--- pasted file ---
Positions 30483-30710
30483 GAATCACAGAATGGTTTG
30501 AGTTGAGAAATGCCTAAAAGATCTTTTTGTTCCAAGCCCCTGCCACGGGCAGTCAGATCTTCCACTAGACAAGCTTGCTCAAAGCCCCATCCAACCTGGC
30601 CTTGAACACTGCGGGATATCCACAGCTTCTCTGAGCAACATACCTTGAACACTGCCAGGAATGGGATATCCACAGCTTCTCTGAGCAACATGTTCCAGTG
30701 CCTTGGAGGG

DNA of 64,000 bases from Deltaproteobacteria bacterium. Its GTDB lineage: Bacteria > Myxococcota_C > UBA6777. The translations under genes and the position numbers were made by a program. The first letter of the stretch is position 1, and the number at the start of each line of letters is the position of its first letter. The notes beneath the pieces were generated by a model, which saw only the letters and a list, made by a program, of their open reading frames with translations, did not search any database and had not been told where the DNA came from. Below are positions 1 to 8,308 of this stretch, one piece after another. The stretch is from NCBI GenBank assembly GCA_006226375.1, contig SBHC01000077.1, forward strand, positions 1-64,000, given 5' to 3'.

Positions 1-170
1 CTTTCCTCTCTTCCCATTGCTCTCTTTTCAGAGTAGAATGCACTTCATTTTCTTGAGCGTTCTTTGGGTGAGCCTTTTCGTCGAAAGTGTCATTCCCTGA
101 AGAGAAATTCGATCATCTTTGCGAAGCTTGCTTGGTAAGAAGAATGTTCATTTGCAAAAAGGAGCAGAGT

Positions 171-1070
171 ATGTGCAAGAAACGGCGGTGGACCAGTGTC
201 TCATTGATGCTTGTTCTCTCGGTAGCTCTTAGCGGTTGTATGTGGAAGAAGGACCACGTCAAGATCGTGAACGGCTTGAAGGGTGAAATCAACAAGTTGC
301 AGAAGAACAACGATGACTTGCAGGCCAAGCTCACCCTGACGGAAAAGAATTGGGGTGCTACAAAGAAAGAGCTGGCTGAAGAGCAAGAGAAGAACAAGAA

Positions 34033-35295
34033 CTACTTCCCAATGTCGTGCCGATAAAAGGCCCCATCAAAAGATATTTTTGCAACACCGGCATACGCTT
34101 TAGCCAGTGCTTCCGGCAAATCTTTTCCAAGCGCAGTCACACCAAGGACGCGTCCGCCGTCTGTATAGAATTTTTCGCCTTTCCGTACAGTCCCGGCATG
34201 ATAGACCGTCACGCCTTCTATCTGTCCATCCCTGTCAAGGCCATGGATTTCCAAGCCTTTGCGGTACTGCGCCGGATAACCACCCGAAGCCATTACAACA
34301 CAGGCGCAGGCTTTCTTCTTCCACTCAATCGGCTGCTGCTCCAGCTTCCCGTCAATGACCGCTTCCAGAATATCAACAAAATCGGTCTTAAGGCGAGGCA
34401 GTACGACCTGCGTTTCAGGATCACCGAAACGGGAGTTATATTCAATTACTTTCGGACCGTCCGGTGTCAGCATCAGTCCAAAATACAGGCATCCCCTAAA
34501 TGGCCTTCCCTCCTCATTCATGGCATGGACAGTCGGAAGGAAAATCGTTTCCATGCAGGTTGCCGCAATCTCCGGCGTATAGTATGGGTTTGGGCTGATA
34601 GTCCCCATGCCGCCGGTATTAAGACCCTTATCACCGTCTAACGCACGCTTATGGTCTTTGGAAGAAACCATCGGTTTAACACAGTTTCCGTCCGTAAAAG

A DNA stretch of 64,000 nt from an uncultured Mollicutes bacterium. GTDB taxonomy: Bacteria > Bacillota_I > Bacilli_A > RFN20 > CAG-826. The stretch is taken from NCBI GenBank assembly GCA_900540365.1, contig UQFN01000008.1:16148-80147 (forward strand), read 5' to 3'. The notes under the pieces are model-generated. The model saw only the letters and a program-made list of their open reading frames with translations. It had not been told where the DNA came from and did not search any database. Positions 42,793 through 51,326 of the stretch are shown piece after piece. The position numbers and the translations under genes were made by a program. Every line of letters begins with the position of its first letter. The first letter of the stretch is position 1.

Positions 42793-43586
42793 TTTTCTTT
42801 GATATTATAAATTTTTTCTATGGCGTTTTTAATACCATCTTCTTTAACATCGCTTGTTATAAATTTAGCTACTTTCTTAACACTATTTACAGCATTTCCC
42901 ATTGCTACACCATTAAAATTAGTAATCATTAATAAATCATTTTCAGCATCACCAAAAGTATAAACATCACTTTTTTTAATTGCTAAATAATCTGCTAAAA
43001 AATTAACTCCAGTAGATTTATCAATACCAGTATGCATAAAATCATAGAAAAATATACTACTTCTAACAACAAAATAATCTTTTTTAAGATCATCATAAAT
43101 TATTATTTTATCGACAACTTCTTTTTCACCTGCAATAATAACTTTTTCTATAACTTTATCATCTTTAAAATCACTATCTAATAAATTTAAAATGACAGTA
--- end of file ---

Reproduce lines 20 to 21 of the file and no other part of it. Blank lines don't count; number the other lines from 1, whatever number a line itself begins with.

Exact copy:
34501 TGGCCTTCCCTCCTCATTCATGGCATGGACAGTCGGAAGGAAAATCGTTTCCATGCAGGTTGCCGCAATCTCCGGCGTATAGTATGGGTTTGGGCTGATA
34601 GTCCCCATGCCGCCGGTATTAAGACCCTTATCACCGTCTAACGCACGCTTATGGTCTTTGGAAGAAACCATCGGTTTAACACAGTTTCCGTCCGTAAAAG